When I became more comfortable and able to lower myself smoothly, but still could not hold the bottom position (since I would crash at the bottom if I tried to pause there), I chained together the lowering portion of the single leg squat and a spinal rock – a decision that goes against convention, but was made by way of pure experimentation. I had been practicing the spinal rock for about a year, so this was a pretty easy transition. Instead of rocking back forward onto a single leg, I would plant both feet and squat back up again. Again, I was still focusing on perfect technique to groove the movement correctly.
After a few more days of practice went by, I began to incorporate some static holds of the bottom position. My hips had opened up enough at this point, where I could prop myself up into the bottom position and hold it for time. This is one of the best decisions I made to speed up the learning curve – it built up quite a bit of strength in this bottom position. After a few days of this, I could control an eccentric lowering of the single leg squat and hold at the bottom. I no longer crashed into the floor after descending! Granted, I couldn’t get back up without using both legs, but my progress was exciting as I watched my single leg squat strength accumulate.
I further sophisticated the bottom position static hold by alternating between both feet once already in the bottom position. I would switch from left leg planted to right leg planted without using my hands (I had to use them in the beginning to learn the transition), and hold for time. This helped to increase my “safe zone” for when the motion deviated from the normal path. I could lean my body to the left, right, rear and forwards and still maintain my planted foot without wobbling.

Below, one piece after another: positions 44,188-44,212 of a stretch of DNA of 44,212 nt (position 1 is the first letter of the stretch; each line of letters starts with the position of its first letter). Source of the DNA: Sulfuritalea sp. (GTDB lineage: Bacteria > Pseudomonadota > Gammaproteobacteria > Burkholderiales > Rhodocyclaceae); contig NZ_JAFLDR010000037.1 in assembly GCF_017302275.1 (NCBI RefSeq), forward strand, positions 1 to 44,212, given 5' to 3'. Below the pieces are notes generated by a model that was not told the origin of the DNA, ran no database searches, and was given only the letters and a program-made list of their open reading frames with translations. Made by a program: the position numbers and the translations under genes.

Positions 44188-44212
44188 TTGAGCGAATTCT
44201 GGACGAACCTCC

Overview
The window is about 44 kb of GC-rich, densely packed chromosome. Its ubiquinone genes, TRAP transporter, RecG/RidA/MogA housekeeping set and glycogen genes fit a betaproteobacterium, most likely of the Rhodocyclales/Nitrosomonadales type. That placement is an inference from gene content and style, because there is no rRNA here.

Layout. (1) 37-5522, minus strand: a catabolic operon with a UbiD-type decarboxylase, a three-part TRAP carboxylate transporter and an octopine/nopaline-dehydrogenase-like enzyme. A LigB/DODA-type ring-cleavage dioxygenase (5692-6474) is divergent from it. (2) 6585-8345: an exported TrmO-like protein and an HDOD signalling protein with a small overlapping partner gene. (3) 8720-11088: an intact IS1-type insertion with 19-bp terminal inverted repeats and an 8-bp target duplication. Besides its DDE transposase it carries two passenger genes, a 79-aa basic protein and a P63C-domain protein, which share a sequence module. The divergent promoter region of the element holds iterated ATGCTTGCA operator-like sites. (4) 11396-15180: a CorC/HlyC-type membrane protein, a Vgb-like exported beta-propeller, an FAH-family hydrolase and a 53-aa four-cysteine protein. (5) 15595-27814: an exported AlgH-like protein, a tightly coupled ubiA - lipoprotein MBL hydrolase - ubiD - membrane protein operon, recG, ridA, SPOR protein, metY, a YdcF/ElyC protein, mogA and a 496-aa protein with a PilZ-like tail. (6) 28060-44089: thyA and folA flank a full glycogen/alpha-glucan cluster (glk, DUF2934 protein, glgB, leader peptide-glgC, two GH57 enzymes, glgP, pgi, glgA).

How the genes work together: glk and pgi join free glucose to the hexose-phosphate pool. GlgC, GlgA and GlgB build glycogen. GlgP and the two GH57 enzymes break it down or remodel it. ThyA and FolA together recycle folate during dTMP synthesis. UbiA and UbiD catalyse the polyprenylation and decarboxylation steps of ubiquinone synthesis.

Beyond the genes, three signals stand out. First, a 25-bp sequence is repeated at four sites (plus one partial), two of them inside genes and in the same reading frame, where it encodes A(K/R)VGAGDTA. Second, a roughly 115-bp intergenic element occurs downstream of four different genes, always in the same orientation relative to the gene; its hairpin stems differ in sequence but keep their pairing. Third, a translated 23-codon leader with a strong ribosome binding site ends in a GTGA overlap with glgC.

At this point, I would lower to bottom position, perform a spinal rock, and come back up onto one leg in the bottom position to hold for a short time. This was a natural sophistication since I had already done all three portions and was now just chaining them together. This is after about 10 days of daily practicing; the body definitely catches on quick!
After a necessary day of rest, I decided it was time to perform the full pistol test. Could I lower myself under control, hold the bottom position without touching the floor with either hand or with my raised leg, and squat back up again? The answer was yes! To my surprise, I actually performed a single leg squat after only 11 days of practicing. My descent technique rating was near perfect, rated at 9 out of 10. My ascent was rough, as I seemed to explosively hoist myself up to standing again, 6 out of 10. Regardless, this was huge progress for me! Just looking back to where I was two weeks before, and not even knowing how to get back up again, I had made amazing progress by sticking with it and keeping my focus on what I was capable of doing.